Saturday, February 19, 2005

Breathing in Air, Breathing out Light

Seville - stained glass window

Late September 2004
Although nearly October, this is pretty hot to those used to more northern climes. We have decided on a day-trip to Seville. The traffic slows to a crawl as we enter the city on the east-west radial off the A92. It should be possible to get to a cark park right in the middle of where we want to be, by going straight on. There is pandemonium at the critical junction: a police-manned road block - cars stationary at every angle - forces a right onto an inner circular road. The rows of parked police vans are an ominous sign, but of what we are totally ignorant. Entry to the centre is impossible, blocked roads forcing traffic round Seville in circles, at the same time preventing it from getting back to the outskirts. They seem to want us to keep moving until the demo is over.

Surly traffic-police at the diversions refuse to answer our questions, shrugging and waving us on. Grid-lock and car-fumes. Tapas bars in your dreams: there are said to be a thousand - Seville is where they originated. Hopes of ever getting inside one for a cool cerveza are dimming by the minute.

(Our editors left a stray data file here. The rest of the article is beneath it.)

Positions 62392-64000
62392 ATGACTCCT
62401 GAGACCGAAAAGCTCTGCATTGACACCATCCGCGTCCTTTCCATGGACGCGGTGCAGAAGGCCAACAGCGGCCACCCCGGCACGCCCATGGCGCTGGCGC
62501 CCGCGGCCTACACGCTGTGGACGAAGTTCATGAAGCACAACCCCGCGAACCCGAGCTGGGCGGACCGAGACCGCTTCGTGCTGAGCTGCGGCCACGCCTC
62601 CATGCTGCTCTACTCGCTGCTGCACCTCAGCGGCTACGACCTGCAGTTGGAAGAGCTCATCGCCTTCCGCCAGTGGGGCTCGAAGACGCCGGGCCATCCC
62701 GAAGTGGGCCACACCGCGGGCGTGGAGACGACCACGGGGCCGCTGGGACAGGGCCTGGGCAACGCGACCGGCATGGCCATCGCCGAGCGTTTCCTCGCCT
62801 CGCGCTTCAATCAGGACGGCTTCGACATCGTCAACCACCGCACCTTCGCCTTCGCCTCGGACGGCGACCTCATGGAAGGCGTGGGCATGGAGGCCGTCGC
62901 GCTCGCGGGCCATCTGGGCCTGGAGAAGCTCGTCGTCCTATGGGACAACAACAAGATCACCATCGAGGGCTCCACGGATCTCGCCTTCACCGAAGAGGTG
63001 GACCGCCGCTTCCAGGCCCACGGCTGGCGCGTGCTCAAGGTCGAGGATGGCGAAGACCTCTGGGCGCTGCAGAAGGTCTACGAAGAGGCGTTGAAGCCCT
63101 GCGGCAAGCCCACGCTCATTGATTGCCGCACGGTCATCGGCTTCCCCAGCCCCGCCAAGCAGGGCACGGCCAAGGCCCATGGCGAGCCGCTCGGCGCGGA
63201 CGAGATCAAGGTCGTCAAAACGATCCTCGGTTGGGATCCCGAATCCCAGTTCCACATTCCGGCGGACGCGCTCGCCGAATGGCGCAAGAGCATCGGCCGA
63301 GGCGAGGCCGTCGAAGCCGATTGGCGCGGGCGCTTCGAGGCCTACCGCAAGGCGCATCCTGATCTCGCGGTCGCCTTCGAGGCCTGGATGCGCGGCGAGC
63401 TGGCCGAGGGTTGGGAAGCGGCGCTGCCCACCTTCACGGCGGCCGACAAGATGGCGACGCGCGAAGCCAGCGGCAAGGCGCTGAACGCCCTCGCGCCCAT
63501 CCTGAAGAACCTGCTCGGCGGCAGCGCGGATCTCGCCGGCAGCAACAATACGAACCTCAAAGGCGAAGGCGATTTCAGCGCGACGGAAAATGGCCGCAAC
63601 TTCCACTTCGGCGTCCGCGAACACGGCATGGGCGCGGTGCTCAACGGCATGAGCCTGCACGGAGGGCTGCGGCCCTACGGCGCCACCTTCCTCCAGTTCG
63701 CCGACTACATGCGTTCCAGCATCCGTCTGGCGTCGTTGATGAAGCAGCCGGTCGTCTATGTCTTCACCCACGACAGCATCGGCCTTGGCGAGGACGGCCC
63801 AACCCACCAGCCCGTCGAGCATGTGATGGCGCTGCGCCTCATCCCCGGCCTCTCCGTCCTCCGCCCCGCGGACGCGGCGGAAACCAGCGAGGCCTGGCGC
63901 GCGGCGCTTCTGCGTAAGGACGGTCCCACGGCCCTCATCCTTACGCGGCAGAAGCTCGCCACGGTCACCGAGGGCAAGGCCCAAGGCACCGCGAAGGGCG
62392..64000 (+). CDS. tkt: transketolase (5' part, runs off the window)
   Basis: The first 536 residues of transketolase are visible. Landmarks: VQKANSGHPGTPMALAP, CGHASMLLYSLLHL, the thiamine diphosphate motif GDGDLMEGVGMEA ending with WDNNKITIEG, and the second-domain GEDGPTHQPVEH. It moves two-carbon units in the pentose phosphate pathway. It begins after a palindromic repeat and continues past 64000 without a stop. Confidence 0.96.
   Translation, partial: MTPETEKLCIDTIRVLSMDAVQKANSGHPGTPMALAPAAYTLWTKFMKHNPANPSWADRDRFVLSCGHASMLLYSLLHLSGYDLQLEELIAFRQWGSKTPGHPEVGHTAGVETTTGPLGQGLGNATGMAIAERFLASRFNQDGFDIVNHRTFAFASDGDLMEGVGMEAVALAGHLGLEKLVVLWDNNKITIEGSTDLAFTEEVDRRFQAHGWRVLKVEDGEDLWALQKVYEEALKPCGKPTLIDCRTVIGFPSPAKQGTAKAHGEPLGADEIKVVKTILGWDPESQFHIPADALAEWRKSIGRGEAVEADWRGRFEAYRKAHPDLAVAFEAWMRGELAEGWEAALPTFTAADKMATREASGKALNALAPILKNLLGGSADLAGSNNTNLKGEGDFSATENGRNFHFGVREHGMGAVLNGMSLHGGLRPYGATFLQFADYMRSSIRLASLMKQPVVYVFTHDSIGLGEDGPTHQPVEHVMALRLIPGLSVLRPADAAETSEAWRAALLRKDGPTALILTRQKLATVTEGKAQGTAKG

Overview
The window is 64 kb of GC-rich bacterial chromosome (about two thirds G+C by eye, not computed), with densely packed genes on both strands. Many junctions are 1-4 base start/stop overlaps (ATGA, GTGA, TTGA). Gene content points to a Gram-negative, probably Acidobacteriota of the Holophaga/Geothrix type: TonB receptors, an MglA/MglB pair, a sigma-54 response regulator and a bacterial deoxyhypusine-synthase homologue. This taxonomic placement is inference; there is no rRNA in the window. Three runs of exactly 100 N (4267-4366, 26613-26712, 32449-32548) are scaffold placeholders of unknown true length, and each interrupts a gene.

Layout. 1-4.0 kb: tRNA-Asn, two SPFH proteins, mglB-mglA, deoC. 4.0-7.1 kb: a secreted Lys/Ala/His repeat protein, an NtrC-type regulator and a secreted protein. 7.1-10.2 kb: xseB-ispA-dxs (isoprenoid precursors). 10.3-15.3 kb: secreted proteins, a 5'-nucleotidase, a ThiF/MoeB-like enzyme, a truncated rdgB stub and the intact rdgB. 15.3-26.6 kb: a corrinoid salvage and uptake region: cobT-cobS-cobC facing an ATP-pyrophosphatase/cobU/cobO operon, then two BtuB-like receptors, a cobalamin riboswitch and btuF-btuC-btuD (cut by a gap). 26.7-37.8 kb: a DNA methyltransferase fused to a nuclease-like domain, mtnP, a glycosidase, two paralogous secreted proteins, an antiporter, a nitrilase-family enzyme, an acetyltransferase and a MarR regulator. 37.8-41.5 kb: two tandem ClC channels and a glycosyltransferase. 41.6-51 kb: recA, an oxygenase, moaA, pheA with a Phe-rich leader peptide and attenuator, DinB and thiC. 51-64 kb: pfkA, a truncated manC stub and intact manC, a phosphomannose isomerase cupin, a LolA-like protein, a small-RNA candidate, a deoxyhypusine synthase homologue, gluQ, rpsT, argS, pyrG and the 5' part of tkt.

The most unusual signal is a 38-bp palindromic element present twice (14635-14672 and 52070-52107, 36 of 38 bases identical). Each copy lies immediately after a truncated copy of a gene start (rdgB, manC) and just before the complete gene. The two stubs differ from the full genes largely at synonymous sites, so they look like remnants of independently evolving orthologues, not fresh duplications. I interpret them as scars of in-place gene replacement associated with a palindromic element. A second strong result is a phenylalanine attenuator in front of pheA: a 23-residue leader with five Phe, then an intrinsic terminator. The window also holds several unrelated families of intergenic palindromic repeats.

After a desperate detour through side streets, a parking place is found on a orange tree lined street - we walk the kilometre or so back to the Paza de Triufo passing the ancient Jewish quarter and a group of protesters in their white union T-shirts. It is a national dockers strike: the authorities seem bent on protecting government buildings. This is the country of the Basque separatist terrorists, ETA.

George Gordon, Lord Byron, wrote: "A pleasant city famous for its oranges and women.." Even today, lungs full of exhaust fumes, difficult to disagree with, though after a day trip taking in the Gothic Cathedral and the Alacazar, this is not the outstanding impression left from an all-to-short visit to a vast city, viewed to perfection from the viewing gallery high up in the 96 - some say 98 - metre high Giralda tower. This works out at roughly 290 feet, though the viewing galley is at just over 200 feet above a low-rise city spread across the Rio Guadalquivir, which tips itself into the Atlantic at Salucar, into the very same waters Nelson's fleet patrolled three hundred years ago. 80 kilometres south is Cabo de Trafalgar. A similar distance further on, Gibralter,a port he probably used, ceded to Britain at The 1713 Treaty of Utrecht.